Help Keep .org domain price low. Say no to a new move by ICANN to remove price caps on this domain and other top level domain names.
According to a proposal by the ICANN (Internet Corporation for Assigned Names and Numbers), price caps on several top-level domains could be removed, consequently causing spiraling up of domain prices.
How .Org Domain Price And Other Domains Prices Are Set
Three parties are involved when you register a domain name.
The first is your domain name registrar, such as Noworryhost.
When you register a domain name at Noworryhost, we have to reserve the domain name through the domain name registry.
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The wholesale registry charges Noworryhost a set fee per domain name per year. Then the registrar, we, Noworryhost adds a little markup to cover things like transaction fees, provisioning domain services, support etc.
Think of us, the registrar as a domain name retailer and the registry as domain wholesaler.
There’s a lot of competition for domain name registrars. This keeps prices that companies like transaction fees and other registrar charge in check.
On the other hand, domain registries, have little competition. Only one registry can sell .org domains. The same goes for .info, .com, .net, etc.
A third group has historically kept the prices the registries charge registrars (Noworryhost and others) in check. ICANN includes a provision in its contracts with registries that limits what they can charge.
Now ICANN has proposed removing all price restrictions on .org, .biz and .info domain names!
This could caused a major impact on how much you pay to renew your domain names and register new ones.
Sky-high .Org Domain Prices May Occur
ICANN’s current contract with the .org domain registry, Public Interest Registry (PIR) permit them, PIR to increase the wholesale price of the domain by 10% a year.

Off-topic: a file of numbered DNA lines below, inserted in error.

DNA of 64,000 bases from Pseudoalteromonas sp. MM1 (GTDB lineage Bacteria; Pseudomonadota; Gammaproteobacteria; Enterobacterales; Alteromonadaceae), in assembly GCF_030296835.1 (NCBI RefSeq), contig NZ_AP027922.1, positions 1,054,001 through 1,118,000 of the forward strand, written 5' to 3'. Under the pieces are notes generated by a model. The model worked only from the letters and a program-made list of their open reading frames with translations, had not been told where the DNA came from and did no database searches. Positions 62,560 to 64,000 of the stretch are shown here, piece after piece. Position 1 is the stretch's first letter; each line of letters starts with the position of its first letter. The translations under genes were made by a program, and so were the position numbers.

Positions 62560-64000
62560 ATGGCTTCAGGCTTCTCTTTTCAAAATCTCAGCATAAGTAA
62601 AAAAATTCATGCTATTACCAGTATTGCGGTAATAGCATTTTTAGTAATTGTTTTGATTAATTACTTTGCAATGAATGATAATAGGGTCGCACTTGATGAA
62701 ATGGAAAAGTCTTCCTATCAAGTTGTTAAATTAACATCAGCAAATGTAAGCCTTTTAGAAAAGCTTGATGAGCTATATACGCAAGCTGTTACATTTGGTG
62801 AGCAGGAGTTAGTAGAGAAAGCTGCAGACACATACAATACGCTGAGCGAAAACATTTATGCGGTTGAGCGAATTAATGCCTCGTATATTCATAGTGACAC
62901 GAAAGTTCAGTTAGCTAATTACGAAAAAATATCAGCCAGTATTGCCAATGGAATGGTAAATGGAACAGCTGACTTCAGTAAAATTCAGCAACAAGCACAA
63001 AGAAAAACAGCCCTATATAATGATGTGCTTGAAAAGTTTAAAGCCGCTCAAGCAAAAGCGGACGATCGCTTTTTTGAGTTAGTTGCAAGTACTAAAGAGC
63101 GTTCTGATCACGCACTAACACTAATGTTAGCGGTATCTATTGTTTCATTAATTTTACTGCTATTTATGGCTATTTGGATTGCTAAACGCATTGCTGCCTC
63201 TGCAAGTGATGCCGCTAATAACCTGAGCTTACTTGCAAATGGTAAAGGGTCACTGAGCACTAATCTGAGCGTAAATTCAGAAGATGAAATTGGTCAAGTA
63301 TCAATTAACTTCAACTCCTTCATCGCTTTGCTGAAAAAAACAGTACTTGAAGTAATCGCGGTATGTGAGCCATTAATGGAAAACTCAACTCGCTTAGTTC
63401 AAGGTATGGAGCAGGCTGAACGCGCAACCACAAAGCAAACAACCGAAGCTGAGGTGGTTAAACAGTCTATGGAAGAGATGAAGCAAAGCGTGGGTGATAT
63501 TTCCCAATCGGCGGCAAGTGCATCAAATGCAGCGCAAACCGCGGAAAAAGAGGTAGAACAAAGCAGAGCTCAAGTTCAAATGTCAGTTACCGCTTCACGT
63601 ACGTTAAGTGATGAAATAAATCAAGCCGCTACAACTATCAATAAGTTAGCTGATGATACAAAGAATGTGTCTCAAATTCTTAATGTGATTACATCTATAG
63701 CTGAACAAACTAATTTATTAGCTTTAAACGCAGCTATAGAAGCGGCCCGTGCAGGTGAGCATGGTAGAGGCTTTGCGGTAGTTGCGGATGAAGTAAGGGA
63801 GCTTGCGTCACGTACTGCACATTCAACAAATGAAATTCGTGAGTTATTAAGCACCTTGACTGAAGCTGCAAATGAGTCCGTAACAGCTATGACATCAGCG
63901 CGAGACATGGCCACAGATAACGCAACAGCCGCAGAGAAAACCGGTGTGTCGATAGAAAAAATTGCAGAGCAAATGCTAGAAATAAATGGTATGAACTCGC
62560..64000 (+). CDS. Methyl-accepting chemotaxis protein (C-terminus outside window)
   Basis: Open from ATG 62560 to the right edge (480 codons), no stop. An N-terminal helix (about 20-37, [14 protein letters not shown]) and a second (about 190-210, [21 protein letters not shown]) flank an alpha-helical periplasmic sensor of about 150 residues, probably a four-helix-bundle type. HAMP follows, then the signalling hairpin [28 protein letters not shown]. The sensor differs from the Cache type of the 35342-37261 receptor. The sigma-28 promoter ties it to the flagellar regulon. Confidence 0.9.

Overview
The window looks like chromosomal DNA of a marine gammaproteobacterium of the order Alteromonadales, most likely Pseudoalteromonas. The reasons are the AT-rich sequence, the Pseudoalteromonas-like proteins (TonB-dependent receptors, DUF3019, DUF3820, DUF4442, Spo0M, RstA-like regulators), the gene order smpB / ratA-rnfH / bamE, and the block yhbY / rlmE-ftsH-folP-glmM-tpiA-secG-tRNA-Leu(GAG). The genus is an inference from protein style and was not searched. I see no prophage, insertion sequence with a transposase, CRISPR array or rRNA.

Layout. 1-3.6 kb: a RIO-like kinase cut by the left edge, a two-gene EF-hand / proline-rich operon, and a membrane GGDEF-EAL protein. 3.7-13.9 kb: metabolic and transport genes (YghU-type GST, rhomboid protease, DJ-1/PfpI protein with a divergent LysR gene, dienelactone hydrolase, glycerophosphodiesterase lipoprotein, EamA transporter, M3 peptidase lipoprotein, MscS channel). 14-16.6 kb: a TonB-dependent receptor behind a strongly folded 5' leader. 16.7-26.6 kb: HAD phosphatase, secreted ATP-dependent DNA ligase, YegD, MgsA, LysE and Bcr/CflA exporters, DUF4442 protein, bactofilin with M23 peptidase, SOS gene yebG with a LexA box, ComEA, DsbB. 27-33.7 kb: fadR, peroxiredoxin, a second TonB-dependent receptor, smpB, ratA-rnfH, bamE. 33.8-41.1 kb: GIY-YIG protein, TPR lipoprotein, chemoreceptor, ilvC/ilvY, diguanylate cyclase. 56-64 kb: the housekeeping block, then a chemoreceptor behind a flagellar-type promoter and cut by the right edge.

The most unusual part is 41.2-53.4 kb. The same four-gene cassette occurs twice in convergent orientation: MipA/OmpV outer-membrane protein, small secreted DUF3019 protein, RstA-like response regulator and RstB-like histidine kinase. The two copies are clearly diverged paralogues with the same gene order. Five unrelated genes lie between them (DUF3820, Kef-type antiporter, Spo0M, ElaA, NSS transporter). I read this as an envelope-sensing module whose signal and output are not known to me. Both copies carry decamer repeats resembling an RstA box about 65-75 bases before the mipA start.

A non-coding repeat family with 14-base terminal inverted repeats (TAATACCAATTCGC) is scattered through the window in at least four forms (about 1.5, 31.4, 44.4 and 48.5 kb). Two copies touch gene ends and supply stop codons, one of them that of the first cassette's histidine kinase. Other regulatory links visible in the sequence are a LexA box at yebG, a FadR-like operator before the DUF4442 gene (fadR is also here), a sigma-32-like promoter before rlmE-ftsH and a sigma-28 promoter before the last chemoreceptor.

Although that’s a lot itself, but at least it’s capped.
Now the proposal by ICANN aims to extend the contract to operate .org but letting the registry, PIR set whatever prices it wants. Rather than a 10% increase to renew your domain next year, it could suddenly start charging registrars 100 times as much. Registrars would have no choice than to pass the increase charges to customers.
This means that the price for the domain name you’ve been using for over a decade could shoot up. The registry has to tell the registrar six months in advance, but then they are free to charge whatever they want. Switching domain is hard, so you may no option than to pay the higher price or opt for other less expensive domains.
ICANN has also proposed lifting price caps on .info and .biz domain names.
The ICANN’s Excuse
ICANN has a bad justification for why it wants to remove the price caps, i.e remove price control.
ICANN, in 2012 started accepting applications to operate “new“ top level domains. Any company could apply to create alternative domains to .com on the right of the dot. That’s where domains like .xzy, .store and .guru came from.
The ICANN contracts for these new domains are different than for older domains such as .com or .org. ICANN didn’t impose any price restrictions on the new domains because the companies that applied for the domains put their own money at risk.
ICANN believes that the contracts to run older TLDs like .org should be the same as those for running new top-level domain names. This position ignores the long history of these legacy top-level domain names and how the contracts to run the registries were awarded.
Whereas new top-level domain companies risked their own money to introduce new domains, the registries running .org, .biz, etc. are merely stewards for what should be considered a resource that belongs to the web. And as you know, the web belongs to all of us, not a single individual or company.
How You Can Help Stop .Org Domain Price Hyke
ICANN is asking the Internet community for input on its proposal to remove price caps. You can make your voice heard.
If you want to help stop ICANN from allowing legacy top-level domain registries increase prices to infinity, now is the time to act. There are open comment periods for ICANN’s proposed new contracts, but you need to take action latest by April 29, 2019, before the comment windows close.
Please ensure you leave your comment on each proposal page listed below. It is for everyone’s benefit.
A Sample Comment By Someone From Africa
Here below is a sample comment which you can adopt or modify for your own comment:
I am a registrant of .org domains from Africa. Please do not remove the price cap on this legacy domain because it will lead to high prices which I and others, particularly in Africa may not be able to afford.
Ijebu Ode, Nigeria